What can Juan Manuel Marquez do now?

Juan Manuel Marquez is going to the International Boxing Hall of Fame someday. The Mexican star has won titles in three divisions, been in numerous action-packed fights and faced the best of his era, including Manny Pacquiao in their famed trilogy. Even though Marquez officially is 0-2-1 against Pacquiao, he deserved a much better fate. In my view (and I covered all three fights), he should be 2-0-1. (I had Marquez winning the first two fights and drawing with Pacquiao in No. 3).

But here is Marquez, coming off an excellent performance against Pacquiao in a November majority decision loss, unable to land another major fight. It's as though the top fighters played a game of musical chairs and, when the music stopped, Marquez was the one left without a seat.

Right after the loss to Pacquiao, Top Rank's Bob Arum talked about an immediate fourth fight. But that ultimately went nowhere, and now Pacquiao is set to defend his welterweight title against junior welterweight titleholder Timothy Bradley Jr. on June 9.

The other fighter Marquez had been closely linked to for a potential bout was Lamont Peterson, who owns two junior welterweight belts. Arum talked about trying to make that fight and holding it at Cowboys Stadium outside of Dallas.

Alas, that big opportunity also fell by the wayside, because Peterson elected to give Amir Khan, from whom he won the belts in December, a rematch on May 19.

With both fights failing to materialize for Marquez -- who would fight at junior welterweight or welterweight -- it has left him looking for an alternative.

If he's only going to work with Mexican promoter Fernando Beltran and Top Rank, his options are a bit limited in terms of notable fights. Probably the most interesting match would be for him to face former lightweight titlist Brandon Rios, if Rios' proposed bout with Yuriorkis Gamboa doesn't come off. (It's being negotiated for April 14 on HBO and, from what I'm told, Rios is in, but there are still issues on the Gamboa side.)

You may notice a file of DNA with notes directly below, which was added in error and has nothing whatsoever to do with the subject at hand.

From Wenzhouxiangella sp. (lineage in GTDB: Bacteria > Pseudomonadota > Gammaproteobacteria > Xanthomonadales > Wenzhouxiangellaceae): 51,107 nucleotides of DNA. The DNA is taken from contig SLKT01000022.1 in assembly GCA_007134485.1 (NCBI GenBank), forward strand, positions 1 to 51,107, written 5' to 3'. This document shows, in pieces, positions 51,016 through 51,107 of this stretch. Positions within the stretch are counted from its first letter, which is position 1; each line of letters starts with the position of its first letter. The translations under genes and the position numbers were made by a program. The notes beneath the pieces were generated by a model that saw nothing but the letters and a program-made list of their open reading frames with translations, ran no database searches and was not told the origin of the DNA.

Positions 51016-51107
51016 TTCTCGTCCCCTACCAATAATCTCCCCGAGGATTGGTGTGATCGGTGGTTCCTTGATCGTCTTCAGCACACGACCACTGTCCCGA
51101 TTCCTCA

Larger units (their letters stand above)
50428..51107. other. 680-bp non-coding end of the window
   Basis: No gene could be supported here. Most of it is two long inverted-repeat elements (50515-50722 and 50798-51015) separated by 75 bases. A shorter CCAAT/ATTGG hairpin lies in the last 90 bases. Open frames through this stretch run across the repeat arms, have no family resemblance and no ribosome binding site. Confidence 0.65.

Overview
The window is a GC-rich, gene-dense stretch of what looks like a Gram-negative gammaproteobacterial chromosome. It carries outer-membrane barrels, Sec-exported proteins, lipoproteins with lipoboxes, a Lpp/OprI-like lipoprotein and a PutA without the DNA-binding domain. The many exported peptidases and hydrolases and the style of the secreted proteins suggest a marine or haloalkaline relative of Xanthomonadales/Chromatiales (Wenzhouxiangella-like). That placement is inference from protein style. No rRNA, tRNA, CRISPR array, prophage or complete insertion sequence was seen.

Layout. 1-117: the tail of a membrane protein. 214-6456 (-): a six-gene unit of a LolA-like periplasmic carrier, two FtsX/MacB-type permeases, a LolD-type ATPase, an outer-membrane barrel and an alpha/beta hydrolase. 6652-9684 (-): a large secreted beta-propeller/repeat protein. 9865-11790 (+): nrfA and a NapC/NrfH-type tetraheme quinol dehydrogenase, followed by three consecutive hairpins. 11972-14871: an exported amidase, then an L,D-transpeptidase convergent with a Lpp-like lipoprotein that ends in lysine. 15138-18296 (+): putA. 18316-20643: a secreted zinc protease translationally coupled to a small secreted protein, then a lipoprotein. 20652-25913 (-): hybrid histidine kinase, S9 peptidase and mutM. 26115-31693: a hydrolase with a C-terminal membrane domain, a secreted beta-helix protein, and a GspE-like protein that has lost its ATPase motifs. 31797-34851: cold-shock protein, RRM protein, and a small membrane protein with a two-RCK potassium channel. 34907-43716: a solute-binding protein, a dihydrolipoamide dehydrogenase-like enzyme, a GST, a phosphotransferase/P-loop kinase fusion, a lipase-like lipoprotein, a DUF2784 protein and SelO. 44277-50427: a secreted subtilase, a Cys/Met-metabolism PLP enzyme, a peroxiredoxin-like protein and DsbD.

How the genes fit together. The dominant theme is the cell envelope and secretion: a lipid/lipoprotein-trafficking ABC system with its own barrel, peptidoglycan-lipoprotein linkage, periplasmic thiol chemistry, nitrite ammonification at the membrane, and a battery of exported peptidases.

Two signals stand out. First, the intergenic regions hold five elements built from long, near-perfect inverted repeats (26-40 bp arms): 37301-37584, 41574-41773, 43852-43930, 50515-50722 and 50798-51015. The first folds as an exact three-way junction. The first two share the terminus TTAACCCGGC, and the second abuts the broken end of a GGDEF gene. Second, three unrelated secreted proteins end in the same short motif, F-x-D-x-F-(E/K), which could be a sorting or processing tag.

Rios struggles to make lightweight -- he missed that weight for a December fight and was stripped of his belt -- and could certainly fight Marquez at 140 pounds. Marquez-Rios would be a matchup of the ultimate star veteran against a young, hungry, rising star.

If Marquez could work with Golden Boy -- his former promoter, whom he left in order to get the third Pacquiao fight -- he has more options. A summer fight with the winner of the Feb. 25 fight between Marcos Maidana and Devon Alexander would be an interesting option, especially if it turns out to be the all-action Maidana. A similarly interesting option might be to face the winner of the May 19 fight between Lucas Matthysse and Humberto Soto, although that would mean a much longer wait for Marquez.

If I had my way, Marquez would fight the winner of the March 24 bout between junior welterweight titlist Erik Morales and youngster Danny Garcia, especially if it's Morales.

I have wanted to see Morales-Marquez for about a decade, as have many. It would pit all-time great Mexican boxers and would undoubtedly be an exciting fight (one that would also probably do well on pay-per-view). But I also want to see it because it would complete a historic round-robin, as it's the only bout that has never happened among the great foursome of Marquez, Morales, Pacquiao and Marco Antonio Barrera, who have met 12 times between them. And if Garcia beats Morales, well, Garcia-Marquez would be another fine fight matching a star veteran against a young, exciting fighter.